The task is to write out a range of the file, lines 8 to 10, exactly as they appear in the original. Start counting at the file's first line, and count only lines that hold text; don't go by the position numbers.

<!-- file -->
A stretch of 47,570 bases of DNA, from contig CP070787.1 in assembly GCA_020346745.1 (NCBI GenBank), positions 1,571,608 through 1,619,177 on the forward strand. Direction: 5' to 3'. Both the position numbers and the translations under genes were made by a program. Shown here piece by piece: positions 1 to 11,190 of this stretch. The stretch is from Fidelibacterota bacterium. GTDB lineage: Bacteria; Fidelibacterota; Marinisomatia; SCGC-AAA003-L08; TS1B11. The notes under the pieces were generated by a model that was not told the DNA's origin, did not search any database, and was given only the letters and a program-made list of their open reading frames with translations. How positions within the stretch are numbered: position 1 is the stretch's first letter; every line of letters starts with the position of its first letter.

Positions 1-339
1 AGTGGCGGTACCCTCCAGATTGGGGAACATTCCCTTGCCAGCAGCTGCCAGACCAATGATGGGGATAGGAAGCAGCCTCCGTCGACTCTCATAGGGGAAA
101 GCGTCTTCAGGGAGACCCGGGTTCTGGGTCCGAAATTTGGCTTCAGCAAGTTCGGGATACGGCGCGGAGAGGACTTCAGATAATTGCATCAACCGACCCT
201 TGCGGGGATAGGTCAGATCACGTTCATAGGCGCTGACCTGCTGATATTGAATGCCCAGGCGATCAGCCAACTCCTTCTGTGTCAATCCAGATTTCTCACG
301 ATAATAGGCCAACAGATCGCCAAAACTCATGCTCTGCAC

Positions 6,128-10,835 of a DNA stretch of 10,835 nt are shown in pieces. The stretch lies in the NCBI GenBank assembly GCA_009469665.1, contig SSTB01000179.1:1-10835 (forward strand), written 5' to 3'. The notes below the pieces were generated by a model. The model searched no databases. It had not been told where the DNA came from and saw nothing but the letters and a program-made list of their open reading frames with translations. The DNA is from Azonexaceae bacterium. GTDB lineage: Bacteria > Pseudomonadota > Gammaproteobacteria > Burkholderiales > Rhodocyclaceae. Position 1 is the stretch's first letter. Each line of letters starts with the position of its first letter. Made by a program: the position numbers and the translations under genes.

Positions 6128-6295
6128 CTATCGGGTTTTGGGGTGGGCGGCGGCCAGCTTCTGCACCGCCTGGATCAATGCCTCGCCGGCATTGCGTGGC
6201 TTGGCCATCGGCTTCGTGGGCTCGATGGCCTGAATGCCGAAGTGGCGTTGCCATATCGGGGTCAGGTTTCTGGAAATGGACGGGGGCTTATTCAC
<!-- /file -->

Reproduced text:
Positions 6128-6295
6128 CTATCGGGTTTTGGGGTGGGCGGCGGCCAGCTTCTGCACCGCCTGGATCAATGCCTCGCCGGCATTGCGTGGC
6201 TTGGCCATCGGCTTCGTGGGCTCGATGGCCTGAATGCCGAAGTGGCGTTGCCATATCGGGGTCAGGTTTCTGGAAATGGACGGGGGCTTATTCAC